HSBC Ain’t as Simple as Investors Might Like

The bank’s disappointing earnings undermine the idea that most of its story is about growth in Asia

By Paul J. Davies

HSBC HSBC -4.02%  didn’t perform much worse than its rivals amid the market mayhem at the end of last year, but its 2018 results still gave investors a shock on Tuesday.

The Asia-focused bank missed consensus forecasts for full-year underlying pretax profits by 24%. The bank argued analysts should have seen this coming given other global banks’ results. HSBC, though, is meant to have a simple story, driven by Asian loan growth. These numbers underline that it is still a complex beast.

For sure, HSBC wasn’t alone in having its investment bank suffer during the late-year market turmoil, which hurt bond and currency trading in particular. Trading revenue was down $519 million compared with 2017. But that drop was outstripped by a harder-to-predict $600 million drop in revenue from the bank’s insurance business, where falling markets hit the value of its investments while driving up the cost of its long-term liabilities.

Net-interest income was another disappointment, again for obscure reasons. The main problem was the separation of HSBC’s U.K. retail bank to meet so-called ringfencing rules. The split means that ultracheap U.K. deposits are no longer available to fund HSBC’s investment bank, much of which is based in Europe.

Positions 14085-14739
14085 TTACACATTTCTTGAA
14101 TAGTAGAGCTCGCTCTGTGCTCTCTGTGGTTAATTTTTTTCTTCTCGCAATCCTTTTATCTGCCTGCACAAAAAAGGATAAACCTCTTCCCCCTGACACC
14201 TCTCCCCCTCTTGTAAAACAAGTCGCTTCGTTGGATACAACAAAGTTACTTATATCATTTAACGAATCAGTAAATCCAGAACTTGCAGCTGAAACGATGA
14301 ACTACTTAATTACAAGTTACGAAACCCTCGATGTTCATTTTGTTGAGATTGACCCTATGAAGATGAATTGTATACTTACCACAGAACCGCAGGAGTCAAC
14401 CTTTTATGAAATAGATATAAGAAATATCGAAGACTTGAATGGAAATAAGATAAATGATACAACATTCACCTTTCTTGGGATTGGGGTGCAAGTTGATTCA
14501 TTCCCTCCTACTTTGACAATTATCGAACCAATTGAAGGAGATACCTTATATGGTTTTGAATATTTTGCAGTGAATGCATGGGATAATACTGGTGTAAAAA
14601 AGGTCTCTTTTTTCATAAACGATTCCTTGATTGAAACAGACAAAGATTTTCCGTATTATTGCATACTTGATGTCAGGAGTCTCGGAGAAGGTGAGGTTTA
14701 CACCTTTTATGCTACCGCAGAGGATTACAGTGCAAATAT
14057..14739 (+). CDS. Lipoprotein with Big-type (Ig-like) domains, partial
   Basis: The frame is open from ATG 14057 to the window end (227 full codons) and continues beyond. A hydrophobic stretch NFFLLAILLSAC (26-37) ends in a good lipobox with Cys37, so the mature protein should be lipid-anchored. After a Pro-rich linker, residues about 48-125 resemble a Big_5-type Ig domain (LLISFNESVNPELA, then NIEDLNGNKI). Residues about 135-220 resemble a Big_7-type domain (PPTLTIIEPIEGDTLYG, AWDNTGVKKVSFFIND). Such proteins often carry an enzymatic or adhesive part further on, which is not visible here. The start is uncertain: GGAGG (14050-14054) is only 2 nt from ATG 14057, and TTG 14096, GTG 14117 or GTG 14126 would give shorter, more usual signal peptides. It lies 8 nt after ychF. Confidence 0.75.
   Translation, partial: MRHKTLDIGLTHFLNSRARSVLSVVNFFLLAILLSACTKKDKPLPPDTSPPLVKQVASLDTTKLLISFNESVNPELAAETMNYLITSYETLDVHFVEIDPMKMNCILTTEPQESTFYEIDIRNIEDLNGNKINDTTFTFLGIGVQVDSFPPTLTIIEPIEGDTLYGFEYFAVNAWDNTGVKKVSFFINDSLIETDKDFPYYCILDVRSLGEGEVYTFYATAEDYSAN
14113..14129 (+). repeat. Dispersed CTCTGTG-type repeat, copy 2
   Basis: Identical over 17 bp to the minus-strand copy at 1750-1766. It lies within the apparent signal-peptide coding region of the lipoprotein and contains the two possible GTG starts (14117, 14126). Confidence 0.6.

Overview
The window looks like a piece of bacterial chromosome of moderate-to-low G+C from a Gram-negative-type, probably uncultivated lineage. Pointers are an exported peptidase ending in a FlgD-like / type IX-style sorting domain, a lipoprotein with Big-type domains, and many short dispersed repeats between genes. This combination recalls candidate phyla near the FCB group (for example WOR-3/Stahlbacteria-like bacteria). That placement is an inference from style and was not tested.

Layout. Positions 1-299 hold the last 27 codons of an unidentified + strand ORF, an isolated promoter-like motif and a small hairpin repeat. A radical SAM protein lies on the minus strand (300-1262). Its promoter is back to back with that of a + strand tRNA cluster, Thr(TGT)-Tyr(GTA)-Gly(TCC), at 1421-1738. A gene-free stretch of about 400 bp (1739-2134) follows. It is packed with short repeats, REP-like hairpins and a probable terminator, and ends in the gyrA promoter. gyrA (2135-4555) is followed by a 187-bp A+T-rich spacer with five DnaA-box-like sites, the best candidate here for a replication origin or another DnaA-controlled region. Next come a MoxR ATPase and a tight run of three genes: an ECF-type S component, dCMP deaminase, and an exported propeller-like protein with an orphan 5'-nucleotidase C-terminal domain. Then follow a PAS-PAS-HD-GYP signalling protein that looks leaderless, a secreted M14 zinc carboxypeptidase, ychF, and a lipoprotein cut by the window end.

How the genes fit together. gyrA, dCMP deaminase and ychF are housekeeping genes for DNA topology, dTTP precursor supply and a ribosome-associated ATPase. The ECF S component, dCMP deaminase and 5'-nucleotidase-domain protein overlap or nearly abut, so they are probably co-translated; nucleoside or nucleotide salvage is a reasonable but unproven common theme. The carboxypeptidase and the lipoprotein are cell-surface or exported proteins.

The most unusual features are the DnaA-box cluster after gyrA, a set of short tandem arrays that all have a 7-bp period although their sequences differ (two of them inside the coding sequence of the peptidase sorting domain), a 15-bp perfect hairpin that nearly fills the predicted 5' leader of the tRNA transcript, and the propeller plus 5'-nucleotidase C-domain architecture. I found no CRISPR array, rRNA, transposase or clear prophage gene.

As a result, the bank’s net-interest margins declined both in the U.K., where it now has even more excess deposits, and in the rest of Europe where it needs to hold more safe, liquid assets while having to rely more on costly wholesale funding.

HSBC is meant to have a simple story, driven by Asian loan growth.
HSBC is meant to have a simple story, driven by Asian loan growth. Photo: Anthony Kwan/Bloomberg News 

The bounceback in financial markets this year is already helping HSBC to recover some lost revenue, especially in insurance. But with uncertainty over the path of global interest rates, expectations for interest revenue are likely to come down.

Ultimately, it’s looking harder for HSBC to hit its 11% return on tangible equity target by 2020, up from 8.6% last year. More than that, these results are a stark reminder that the bank is more complicated than many would like to think. Both factors will likely drag down its valuation premium over European peers like Barclaysand Credit Suisse .

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